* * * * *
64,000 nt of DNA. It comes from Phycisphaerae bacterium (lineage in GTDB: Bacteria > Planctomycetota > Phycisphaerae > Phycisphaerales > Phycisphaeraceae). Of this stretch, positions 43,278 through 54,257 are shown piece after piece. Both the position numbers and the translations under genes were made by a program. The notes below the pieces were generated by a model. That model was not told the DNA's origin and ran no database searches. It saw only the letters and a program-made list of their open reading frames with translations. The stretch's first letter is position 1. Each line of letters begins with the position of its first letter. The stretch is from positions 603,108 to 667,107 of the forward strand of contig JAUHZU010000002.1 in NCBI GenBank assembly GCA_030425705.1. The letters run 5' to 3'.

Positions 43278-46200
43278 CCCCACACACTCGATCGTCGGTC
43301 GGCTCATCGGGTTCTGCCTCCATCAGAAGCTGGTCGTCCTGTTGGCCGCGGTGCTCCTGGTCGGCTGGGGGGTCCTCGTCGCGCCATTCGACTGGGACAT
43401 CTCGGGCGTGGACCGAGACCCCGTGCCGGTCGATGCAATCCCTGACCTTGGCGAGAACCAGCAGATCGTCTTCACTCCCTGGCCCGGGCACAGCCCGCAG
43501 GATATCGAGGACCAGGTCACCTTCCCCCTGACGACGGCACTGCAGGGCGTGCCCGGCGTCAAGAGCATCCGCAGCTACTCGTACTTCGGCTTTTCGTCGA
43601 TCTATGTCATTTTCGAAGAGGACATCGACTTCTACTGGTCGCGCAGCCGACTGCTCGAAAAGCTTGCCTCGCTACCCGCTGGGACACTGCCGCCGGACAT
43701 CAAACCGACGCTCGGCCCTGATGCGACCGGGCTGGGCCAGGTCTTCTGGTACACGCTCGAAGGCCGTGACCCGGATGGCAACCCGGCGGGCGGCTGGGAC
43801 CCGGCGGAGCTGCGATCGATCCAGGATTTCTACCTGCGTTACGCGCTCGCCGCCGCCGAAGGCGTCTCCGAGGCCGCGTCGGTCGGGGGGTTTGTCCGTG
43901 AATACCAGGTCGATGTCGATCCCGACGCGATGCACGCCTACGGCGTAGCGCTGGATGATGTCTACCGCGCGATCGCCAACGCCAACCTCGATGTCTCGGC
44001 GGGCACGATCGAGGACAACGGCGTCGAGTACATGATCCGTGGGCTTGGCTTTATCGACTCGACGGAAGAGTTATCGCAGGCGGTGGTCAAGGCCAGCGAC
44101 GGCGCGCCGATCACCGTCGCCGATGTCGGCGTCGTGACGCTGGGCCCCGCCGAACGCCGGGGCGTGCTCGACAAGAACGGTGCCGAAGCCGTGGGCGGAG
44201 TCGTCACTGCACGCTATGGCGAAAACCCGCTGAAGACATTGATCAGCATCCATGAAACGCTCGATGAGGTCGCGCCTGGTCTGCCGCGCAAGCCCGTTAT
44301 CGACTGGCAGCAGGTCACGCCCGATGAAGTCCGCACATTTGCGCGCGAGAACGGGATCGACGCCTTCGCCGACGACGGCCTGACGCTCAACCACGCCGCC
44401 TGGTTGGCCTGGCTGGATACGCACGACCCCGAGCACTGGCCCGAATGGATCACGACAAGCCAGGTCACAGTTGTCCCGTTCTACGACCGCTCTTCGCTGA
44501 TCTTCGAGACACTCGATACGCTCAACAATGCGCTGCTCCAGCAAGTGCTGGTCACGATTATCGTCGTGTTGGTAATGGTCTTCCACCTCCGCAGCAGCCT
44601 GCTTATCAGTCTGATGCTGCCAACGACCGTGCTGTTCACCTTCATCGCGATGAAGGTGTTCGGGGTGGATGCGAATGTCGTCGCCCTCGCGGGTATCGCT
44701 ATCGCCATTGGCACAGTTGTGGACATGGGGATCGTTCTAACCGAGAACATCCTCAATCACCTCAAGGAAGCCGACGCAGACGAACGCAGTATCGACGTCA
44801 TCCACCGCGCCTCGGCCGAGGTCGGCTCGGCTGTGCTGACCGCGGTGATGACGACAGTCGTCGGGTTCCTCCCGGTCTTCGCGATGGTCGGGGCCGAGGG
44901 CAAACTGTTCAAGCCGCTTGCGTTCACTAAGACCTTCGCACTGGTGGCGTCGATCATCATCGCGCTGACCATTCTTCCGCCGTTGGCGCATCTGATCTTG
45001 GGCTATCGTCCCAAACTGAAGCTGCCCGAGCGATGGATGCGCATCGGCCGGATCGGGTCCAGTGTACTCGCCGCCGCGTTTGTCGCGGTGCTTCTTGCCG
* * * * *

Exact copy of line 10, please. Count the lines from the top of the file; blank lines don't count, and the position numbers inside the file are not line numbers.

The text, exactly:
43901 AATACCAGGTCGATGTCGATCCCGACGCGATGCACGCCTACGGCGTAGCGCTGGATGATGTCTACCGCGCGATCGCCAACGCCAACCTCGATGTCTCGGC